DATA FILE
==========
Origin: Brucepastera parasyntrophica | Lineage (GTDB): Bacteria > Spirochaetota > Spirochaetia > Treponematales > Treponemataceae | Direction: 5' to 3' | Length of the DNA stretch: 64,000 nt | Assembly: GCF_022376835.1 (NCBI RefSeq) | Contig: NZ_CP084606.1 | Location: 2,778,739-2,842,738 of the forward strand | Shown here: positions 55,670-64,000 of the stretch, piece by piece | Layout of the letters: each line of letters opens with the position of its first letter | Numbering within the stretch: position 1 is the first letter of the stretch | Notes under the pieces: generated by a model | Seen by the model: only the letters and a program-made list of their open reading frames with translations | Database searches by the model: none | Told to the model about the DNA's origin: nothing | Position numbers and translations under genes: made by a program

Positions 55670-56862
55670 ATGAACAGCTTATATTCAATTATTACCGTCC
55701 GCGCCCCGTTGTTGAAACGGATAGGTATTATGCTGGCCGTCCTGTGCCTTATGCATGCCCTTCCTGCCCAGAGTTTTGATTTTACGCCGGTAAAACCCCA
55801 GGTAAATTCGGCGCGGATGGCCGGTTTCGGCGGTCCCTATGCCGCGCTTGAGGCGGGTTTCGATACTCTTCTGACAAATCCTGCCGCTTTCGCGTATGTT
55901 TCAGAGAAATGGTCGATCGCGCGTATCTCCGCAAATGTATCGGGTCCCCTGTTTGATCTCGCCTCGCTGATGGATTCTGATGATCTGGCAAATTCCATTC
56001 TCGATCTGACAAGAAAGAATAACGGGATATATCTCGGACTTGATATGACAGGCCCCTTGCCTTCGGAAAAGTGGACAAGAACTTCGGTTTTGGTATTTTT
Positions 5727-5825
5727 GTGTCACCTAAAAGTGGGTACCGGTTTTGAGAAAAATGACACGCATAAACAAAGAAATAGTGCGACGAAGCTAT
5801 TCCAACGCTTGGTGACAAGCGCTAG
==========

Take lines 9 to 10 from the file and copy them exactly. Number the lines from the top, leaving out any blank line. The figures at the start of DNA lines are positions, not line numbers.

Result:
5727 GTGTCACCTAAAAGTGGGTACCGGTTTTGAGAAAAATGACACGCATAAACAAAGAAATAGTGCGACGAAGCTAT
5801 TCCAACGCTTGGTGACAAGCGCTAG